This is how COVID-19 can affect kids

A condition called MIS-C is rare, but something parents should watch for

A child lays sick in bed.

Multisystem inflammatory syndrome in children, also known as MIS-C, is the latest mystery to come from the coronavirus pandemic. It has been likened to Kawasaki disease, it is landing children in the ER and hospital, and doctors are still trying to unravel exactly how it affects kids’ bodies. MIS-C is on most parents’ radar now, but it’s hard to understand exactly what it is, why it happens and what to watch for.

Dr. Michael Gayle, MD, chief of Pediatric Critical Care at Wolfson Children’s Hospital, wants parents to know that the condition is rare. And even though it’s all over the news right now, it’s highly unlikely to affect your child.

“The first thing folks ought to know is this is a very rare condition associated with COVID-19 in children, and the survival rate is very high,” Gayle said. “So far in the U.S., there have been more than 400 cases identified, but this number will likely increase. When it comes to COVID-19 cases in children in the U.S., we’ve had thousands, so the number of MIS-C cases is low.”

If you’re concerned your child has been exposed to COVID-19, be on the lookout for the following symptoms of MIS-C:

  • Abdominal pain
  • Bloodshot eyes
  • Generalized skin rash, including on the lips, hands and feet
  • Signs of shock, including rapid breathing or heart rate, low blood pressure and change in mental status
  • Very high fever of 101 degrees or higher
  • Vomiting or diarrhea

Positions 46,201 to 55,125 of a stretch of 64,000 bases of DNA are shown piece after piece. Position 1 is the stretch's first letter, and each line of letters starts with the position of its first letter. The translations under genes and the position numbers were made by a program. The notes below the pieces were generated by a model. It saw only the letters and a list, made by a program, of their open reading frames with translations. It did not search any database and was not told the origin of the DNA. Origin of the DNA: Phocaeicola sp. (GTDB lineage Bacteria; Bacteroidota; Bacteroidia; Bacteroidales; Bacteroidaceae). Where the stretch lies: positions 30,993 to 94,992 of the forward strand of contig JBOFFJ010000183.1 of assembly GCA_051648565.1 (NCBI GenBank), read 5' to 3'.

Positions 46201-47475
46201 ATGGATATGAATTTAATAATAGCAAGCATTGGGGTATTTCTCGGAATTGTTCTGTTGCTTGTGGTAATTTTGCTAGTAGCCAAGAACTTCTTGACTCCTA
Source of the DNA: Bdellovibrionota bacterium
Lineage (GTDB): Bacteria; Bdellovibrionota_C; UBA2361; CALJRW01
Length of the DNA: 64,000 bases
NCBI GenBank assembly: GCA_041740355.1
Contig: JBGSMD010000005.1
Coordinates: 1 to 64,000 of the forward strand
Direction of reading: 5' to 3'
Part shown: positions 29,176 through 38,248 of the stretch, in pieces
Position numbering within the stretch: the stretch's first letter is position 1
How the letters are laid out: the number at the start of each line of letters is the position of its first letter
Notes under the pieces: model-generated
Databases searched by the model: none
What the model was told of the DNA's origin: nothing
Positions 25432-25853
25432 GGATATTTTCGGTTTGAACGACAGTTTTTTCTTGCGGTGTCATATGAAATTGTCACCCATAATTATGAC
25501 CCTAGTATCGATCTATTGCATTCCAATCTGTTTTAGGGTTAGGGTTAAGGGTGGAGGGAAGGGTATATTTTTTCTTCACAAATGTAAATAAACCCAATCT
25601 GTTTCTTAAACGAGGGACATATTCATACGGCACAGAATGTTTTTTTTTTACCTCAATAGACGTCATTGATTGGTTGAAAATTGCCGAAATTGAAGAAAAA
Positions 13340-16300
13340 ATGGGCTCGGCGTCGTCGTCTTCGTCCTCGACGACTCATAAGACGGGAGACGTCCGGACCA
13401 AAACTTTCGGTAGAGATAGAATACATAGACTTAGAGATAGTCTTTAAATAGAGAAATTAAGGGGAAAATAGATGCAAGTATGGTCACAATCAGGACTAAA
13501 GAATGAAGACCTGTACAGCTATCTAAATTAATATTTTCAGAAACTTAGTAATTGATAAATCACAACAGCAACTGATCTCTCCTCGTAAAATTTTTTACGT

“A typical MIS-C patient will usually present with a very high fever, abdominal pain and may be in a shock-like state, which COVID-19 doesn’t present with,” Gayle said.

MIS-C develops after a child has been exposed to the coronavirus and has had time to develop antibodies against it. So even if they show no signs of the virus initially, this associated condition can appear a few weeks after they were first infected.

“When a series of MIS-C patients in New York were given the COVID-19 antibody test, about 87% of them tested positive,” Gayle said. “To be diagnosed with MIS-C, a patient would have to exhibit some of the symptoms and have a positive viral test for COVID-19, a positive antibody test for COVID-19, or a link to a known COVID-19 case.”

Also, while early news coverage of MIS-C likened it to Kawasaki disease, they’re not the same thing. Like MIS-C, Kawasaki disease causes things like rash, bloodshot eyes and vomiting, but only MIS-C is associated with COVID-19 exposure.

While COVID-19 affects the elderly and those with weaker immune systems at higher rates, MIS-C can affect any child, even one who is totally healthy otherwise.

“No risk factors have been established,” Gayle said. “With this condition, most of the children will be between 4 and 15 years old, with most having no preexisting conditions. These are usually normal, previously healthy kids.”

If your child is exhibiting signs of MIS-C, call your pediatrician right away. If your child is severely ill, take him or her to a Wolfson Children’s emergency room immediately.

“Wolfson Children’s is specially prepared to handle this condition since it can affect multiple systems of the body and require a team of pediatric expert physicians to treat your child,” Gayle said.

Baptist Health wants to help keep the community informed about COVID-19. For more information, visit or For questions about COVID-19 or MIS-C symptoms, call 904.302.5050.